July 29, 2016

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E-Voting Ballots Not Secret; Vendors Don't See Problem

Two Ohio researchers have discovered that some of the state’s e-voting machines put a timestamp on each ballot, which severely erodes the secrecy of ballots. The researchers, James Moyer and Jim Cropcho, used the state’s open records law to get access to ballot records, according to Declan McCullagh’s story at news.com. The pair say they have reconstructed the individual ballots for a county tax referendum in Delaware County, Ohio.

Timestamped ballots are a problem because polling-place procedures often record the time or sequence of voter’s arrivals. For example, at my polling place in New Jersey, each voter is given a sequence number which is recorded next to the voter’s name in the poll book records and is recorded in notebooks by Republican and Democratic poll watchers. If I’m the 74th voter using the machine today, and the recorded ballots on that machine are timestamped or kept in order, then anyone with access to the records can figure out how I voted. That, of course, violates the secret ballot and opens the door to coercion and vote-buying.

Most e-voting systems that have been examined get this wrong. In the recent California top-to-bottom review, researchers found that the Diebold system stores the ballots in the order they were cast and with timestamps (report pp. 49-50), and the Hart (report pp. 59) and Sequoia (report p. 64) systems “randomize” stored ballots in an easily reversible fashion. Add in the newly discovered ES&S system, and the vendors are 0-for-4 in protecting ballot secrecy.

You’d expect the vendors to hurry up and fix these problems, but instead they’re just shrugging them off.

An ES&S spokeswoman at the Fleishman-Hillard public relations firm downplayed concerns about vote linking. “It’s very difficult to make a direct correlation between the order of the sign-in and the timestamp in the unit,” said Jill Friedman-Wilson.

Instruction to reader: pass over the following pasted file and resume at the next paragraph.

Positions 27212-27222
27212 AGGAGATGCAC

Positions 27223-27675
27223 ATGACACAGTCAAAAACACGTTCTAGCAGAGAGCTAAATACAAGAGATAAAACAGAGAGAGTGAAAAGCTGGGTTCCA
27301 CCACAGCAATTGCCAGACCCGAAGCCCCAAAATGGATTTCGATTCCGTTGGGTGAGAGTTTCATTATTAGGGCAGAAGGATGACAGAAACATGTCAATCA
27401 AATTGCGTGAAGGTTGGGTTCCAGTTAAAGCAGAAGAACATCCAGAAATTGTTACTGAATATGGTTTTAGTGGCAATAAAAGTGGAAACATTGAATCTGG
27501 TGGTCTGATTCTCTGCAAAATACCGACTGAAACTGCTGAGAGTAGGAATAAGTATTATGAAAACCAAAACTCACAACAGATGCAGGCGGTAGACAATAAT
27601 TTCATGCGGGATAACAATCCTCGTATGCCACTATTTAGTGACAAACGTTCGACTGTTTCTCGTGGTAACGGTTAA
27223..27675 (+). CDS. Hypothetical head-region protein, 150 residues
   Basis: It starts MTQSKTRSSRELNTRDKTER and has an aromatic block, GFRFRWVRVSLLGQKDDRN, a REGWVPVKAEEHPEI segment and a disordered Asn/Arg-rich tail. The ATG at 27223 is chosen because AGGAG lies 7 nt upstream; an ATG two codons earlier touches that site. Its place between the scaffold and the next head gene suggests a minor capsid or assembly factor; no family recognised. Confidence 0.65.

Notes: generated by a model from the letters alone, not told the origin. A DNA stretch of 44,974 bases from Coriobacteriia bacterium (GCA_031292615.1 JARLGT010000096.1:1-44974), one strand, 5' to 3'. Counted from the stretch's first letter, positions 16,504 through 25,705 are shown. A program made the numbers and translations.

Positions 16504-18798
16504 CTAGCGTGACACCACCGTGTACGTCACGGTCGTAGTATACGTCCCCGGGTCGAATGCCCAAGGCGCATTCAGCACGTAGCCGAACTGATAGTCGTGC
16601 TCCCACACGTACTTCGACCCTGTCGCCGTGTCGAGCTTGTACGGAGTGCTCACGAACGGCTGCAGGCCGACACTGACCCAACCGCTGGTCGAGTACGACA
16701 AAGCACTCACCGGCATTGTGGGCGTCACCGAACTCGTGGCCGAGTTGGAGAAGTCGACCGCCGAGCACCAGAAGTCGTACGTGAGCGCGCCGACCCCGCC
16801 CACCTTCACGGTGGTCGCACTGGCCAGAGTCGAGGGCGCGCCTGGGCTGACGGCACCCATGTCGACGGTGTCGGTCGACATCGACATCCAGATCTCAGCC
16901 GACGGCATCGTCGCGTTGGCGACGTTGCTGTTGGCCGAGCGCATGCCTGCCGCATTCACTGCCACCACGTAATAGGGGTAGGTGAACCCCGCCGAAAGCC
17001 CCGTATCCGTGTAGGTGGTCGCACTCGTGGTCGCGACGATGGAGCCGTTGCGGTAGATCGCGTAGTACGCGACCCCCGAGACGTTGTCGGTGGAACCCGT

This is baloney. If you know the order of sign-ins, and you can put the ballots in order by timestamp, you’ll be able to connect them most of the time. You might make occasional mistakes, but that won’t reassure voters who want secrecy.

You know things are bad when questions about a technical matter like security are answered by a public-relations firm. Companies that respond constructively to security problems are those that see them not merely as a PR (public relations) problem but as a technology problem with PR implications. The constructive response in these situations is to say, “We take all security issues seriously and we’re investigating this report.”

Diebold, amazingly, claims that they don’t timestamp ballots – even though they do:

Other suppliers of electronic voting machines say they do not include time stamps in their products that provide voter-verified paper audit trails…. A spokesman for Diebold Election Systems (now Premier Election Solutions), said they don’t for security and privacy reasons: “We’re very sensitive to the integrity of the process.”

You have to wonder why e-voting vendors are so much worse at responding to security flaw reports than makers of other products. Most software vendors will admit problems when they’re real, will work constructively with the problems’ discoverers, and will issue patches promptly. Companies might try PR bluster once or twice, but they learn that bluster doesn’t work and they’re just driving away customers. The e-voting companies seem to make the same mistakes over and over.

Comments

  1. I think you forgot the /a tag somewhere :)

    [That’s fixed now. Thanks. — Ed]

    I have to say even though I don’t live in the US, this worries me that the process of choosing the most powerful man in the world is so full of holes.

  2. avatar Mitch Golden says:

    I don’t think it’s all that hard to understand. Voting machines are not sold in a circumstance where the ordinary market mechanisms operate. They are sold as govt contracts – where accountability of the purchaser is virtually non-existent and the political connections of the vendor are more important in the end than the technical properties of the device. Here and everywhere, bluster, PR, fog, FUD ultimately have their limits, but “ultimately” is a lot further away here than elsewhere.

    Where I vote (New York City) we still use the old mechanical pull-lever voting machines. I have to say I’m more confident in them than I am in any of the modern “improvements”.

  3. You answered your own question.

    “but they learn that bluster doesn’t work and they’re just driving away customers”

    In the case of the e-voting vendors, they are not driving away customers and the bluster does work. It is just now starting to look like the tide might be changing.